Woodward also commented on cotton seedling diseases, which are typically worse under cool, wet conditions. The last three growing seasons have been hot and dry, but Woodward said disease pressure has also been heavy. “With center pivot units running continually, we lower the soil temperature and provide a favorable environment for disease in susceptible varieties. The micro climate has been a factor.”

He said abiotic stress—drought and heat—has resulted in more disease pressure.

Weather makes a difference. “We had good conditions in 2007 to test seedling disease and we showed the value of seed treatments.”

Cotton farmers who plant early to reduce later risks or to cover a large number of acres may want to consider seed treatment. “We also see the value of ‘premium treatments’ with extended risk,” he said. Even with the advantage of premium treatments in protecting the crop, Woodward said a yield boost is not typical.

“We are happy with the standard products if conditions warrant,” he said. With more risk, premium treatment packages may be better options.

He said cotton root rot is not a common problem in the Texas High Plains but may show up in the Rolling Plains and can be a devastating disease causing heavy yield loss and harvest problems as cotton stalks pull loose from the soil and clog up harvesters.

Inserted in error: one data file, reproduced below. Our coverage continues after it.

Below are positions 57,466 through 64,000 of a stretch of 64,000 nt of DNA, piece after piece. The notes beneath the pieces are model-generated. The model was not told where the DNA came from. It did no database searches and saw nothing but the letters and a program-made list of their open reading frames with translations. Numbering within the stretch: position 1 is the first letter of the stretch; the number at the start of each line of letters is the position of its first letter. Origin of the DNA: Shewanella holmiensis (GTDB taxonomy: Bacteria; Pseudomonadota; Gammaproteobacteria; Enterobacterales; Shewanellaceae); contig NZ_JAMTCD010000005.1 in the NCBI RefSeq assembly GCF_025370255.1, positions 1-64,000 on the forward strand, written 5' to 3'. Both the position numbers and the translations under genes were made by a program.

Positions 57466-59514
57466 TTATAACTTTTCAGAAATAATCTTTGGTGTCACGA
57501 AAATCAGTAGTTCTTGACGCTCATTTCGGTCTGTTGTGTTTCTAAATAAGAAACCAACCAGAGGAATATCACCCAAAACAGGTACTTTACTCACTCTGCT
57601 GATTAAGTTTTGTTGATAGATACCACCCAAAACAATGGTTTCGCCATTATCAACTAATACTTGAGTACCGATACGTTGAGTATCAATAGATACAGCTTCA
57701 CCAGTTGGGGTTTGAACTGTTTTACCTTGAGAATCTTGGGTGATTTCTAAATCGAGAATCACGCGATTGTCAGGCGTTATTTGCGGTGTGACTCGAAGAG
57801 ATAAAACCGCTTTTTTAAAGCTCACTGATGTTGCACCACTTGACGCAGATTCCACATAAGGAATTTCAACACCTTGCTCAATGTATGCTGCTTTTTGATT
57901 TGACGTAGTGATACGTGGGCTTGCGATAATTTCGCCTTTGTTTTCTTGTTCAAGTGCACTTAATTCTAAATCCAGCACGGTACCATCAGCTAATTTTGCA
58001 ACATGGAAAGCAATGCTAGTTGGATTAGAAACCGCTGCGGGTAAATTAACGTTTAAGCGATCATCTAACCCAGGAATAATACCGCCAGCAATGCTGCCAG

Contributing to the problem is the wide range of pathogen hosts. Woodward said as many as 2,500 plants may serve as hosts to the root rot pathogen. Until recently, cotton farmers were limited to rotation as a management strategy. That can still be part of an overall management plan, but Texas A&M AgriLife Extension pathologist Tom Isakeit, College Station, has identified a fungicide, Topguard (flutriafol), which offers control of the disease.

“Trials have shown significant reduction in the amount of the disease and researchers are seeing substantial yield increases, from 300 to 400 pounds per acre. Harvest efficiency is also improved.”

Ongoing studies are looking at application methods, timing, rates and potential for phytotoxicity.

Woodward said with either a disease or a nematode problem, cotton farmers should be alert to crop progress and possible problems. “Know your enemy,” he said. “Knowing is half the battle.”


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Cotton stalk inspires first graders

Cotton seminar looks at farm bill, China, trade issues